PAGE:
For the second year in a row, a Corinth Holders High School student has won the statewide Big Sweep design contest.
Anna Wagner, a freshman, won the 12th annual competition to design the litter cleanup’s T-shirt and poster. She took home $100.
The contest was open to all North Carolina students in kindergarten through 12th grade, and entries poured in from all across the state. Judges looked at message, originality, educational value and attractiveness.
“We received a lot of really creative entries from all across the state this year, but Ms. Wagner’s design had the perfect message we were looking for,” said Judy Bolin, N.C. Big Sweep president. “Her creative concept was eye catching and inspirational and could have an impact on volunteerism.”
“One of our goals in this contest was to get the students to think about litter and to get people to volunteer in cleanups,” Bolin added. “Ms. Wagner came up with a very creative way to express it. Her design graphically shows what North Carolina Big Sweep is all about.”
Susan Woodard is Big Sweep coordinator in Johnston County. “We are so proud to have this year’s winner and to also have two winners in consecutive years,” she said. “Kudos go out to the art teachers who provide this opportunity for their students.”
Chase Ferrell, Corinth Holders High School principal, said, “We are thrilled to see Ms. Wagner’s concept recognized and hope that the design encourages all of us to be heroes for our great state.”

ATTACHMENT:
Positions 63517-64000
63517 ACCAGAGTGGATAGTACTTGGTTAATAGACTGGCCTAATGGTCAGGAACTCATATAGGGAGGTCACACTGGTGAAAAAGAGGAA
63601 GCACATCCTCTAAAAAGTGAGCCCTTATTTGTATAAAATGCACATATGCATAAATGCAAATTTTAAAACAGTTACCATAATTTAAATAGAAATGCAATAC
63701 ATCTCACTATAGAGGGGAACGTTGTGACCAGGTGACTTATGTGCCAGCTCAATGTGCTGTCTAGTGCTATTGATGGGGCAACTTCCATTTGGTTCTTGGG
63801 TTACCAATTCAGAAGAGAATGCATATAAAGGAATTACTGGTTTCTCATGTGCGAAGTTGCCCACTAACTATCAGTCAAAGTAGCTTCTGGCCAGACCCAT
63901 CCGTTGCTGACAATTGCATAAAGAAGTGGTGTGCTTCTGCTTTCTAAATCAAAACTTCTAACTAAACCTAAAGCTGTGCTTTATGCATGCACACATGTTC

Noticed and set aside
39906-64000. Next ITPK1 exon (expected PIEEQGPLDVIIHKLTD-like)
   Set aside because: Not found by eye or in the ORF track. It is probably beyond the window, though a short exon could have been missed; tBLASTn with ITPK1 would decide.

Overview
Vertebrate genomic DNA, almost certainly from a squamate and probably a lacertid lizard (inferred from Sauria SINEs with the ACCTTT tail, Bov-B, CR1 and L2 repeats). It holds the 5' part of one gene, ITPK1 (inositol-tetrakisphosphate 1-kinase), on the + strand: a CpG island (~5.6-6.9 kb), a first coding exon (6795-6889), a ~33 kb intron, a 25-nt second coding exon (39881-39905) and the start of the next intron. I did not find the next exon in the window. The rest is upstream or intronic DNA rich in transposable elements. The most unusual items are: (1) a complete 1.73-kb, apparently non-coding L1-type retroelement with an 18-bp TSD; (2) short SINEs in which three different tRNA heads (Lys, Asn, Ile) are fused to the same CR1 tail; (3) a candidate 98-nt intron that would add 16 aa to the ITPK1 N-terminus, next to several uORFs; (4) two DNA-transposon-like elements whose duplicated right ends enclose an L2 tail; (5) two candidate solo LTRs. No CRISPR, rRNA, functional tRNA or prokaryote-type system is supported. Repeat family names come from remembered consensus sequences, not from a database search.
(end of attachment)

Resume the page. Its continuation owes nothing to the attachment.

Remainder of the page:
Corinth Holders art teacher Abby Boykin encouraged Wagner and her classmates to enter the contest because she felt the project could help make a difference and because she had a student, Brenna Ziermann, who won last year.
“Corinth Holders High School is really fortunate to have teachers like Ms. Boykin,” Bolin said. “It is teachers like Ms. Boykin who inspire creative thinking and offer opportunities to their students and is the reason why North Carolina has exceptional students.”
Founded in 1987 as Beach Sweep, Big Sweep is a nonprofit whose mission is a litter-free environment. Beach Sweep expanded inland in 1989 and became N.C. Big Sweep, the nation’s first statewide waterways cleanup.
Since 1987, more than 350,000 Big Sweep volunteers have retrieved almost 11.5 million pounds of debris from North Carolina’s environment. That’s the equivalent of more than 27,000 football fields with trash piled five feet deep.